Prebiotics are substances that nourish specific microorganisms in the intestine, favoring the growth of populations of beneficial bacteria (generally the prebiotics are polysaccharides and oligosaccharides).
- They stimulate the increase in the population of bacteria such as bifidobacteria and lactobacilli, responsible for the fermentation process in the colon.
- They produce a decrease in the stomach pH, managing to control the populations of the most harmful microorganisms.
- At the blood level, they have various functions such as the reduction of cholesterol, triglyceride and phospholipid levels, the absorption of minerals and the reduction of glucose levels, among others.
- They improve intestinal defenses against intestinal infections.
- They reduce the time of intestinal transit and have a laxative effect, which can lead to diarrhea or an upset stomach if the dose is not properly regulated.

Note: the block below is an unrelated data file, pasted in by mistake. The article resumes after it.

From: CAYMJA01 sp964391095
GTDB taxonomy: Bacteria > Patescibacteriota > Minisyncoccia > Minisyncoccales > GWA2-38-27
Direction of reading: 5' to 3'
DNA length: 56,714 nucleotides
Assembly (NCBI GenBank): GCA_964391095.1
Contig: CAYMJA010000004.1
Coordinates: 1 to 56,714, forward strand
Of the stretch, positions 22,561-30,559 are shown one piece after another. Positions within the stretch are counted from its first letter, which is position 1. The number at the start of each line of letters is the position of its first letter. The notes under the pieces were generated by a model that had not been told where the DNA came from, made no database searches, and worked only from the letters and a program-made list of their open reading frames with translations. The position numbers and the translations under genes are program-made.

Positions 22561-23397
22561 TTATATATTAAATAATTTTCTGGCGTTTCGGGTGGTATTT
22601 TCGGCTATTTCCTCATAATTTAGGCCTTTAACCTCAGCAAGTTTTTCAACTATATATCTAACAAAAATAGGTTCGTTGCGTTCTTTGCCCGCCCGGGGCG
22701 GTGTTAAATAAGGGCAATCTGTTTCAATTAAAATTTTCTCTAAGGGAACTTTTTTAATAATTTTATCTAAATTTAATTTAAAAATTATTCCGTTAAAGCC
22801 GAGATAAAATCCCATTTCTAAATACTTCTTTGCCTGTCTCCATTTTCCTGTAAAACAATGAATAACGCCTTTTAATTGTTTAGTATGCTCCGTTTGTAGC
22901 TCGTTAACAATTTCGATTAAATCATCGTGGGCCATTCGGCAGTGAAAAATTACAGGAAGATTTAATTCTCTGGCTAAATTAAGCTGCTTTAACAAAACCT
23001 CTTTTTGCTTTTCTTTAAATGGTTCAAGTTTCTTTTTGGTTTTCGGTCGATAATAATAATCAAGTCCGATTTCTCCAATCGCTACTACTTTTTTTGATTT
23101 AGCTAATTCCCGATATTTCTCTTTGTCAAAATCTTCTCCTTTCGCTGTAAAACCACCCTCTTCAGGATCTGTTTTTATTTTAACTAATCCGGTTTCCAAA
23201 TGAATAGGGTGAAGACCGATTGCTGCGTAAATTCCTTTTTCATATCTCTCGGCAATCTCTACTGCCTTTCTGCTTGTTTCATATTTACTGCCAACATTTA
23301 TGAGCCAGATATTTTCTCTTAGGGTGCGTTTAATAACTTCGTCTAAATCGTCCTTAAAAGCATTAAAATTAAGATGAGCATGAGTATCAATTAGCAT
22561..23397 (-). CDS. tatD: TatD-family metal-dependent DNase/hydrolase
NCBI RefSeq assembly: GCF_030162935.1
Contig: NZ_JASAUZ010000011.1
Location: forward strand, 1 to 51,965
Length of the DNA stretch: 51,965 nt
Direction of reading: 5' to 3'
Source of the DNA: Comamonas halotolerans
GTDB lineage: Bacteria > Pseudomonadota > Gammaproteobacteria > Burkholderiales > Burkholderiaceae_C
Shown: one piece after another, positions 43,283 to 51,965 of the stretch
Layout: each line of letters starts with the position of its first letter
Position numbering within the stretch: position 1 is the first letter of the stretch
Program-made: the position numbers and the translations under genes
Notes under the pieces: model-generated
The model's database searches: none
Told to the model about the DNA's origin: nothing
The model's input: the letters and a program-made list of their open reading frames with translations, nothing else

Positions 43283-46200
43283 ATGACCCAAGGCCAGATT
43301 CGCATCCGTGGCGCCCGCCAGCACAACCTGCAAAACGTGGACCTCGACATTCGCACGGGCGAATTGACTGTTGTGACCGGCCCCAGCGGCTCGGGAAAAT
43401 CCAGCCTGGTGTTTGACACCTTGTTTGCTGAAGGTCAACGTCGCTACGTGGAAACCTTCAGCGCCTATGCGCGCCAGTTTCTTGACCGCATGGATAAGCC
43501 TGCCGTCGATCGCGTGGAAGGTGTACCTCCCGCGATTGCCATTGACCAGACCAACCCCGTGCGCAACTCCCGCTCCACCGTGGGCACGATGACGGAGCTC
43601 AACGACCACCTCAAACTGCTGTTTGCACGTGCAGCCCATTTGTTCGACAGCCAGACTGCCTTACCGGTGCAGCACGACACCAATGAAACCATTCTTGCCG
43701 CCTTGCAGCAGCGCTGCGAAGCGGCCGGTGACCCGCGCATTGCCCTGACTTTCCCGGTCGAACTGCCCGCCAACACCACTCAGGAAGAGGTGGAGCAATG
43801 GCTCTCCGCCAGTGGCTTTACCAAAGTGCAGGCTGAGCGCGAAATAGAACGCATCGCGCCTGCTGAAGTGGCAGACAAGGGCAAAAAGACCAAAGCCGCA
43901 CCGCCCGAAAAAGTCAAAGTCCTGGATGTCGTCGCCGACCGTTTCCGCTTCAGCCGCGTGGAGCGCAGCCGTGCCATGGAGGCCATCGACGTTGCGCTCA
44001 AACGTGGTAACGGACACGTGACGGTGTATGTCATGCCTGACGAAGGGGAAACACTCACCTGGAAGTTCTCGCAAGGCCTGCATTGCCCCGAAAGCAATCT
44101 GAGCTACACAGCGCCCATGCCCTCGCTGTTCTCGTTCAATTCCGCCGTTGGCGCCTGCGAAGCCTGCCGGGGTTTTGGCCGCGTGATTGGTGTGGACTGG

We have the following types of prebiotics:
- Inulin: It is a dietary fiber.
- Oligofructose: it is obtained by the enzymatic hydrolysis of inulin.
- Pectic substances
- Galacto-oligosaccharides (GOS)
- Fructo-oligosaccharides (FOS)
The effectiveness will depend on two factors:
The type of oligosaccharide selected although the average dose to increase the population of bifidobacteria is 15g/day.
The intestinal microbiota of the user, since the number of bifidobacteria prior to the start of treatment is very important, for example in the adult population 3g/day may be sufficient, for this reason an examination of the intestinal microbiota is recommended.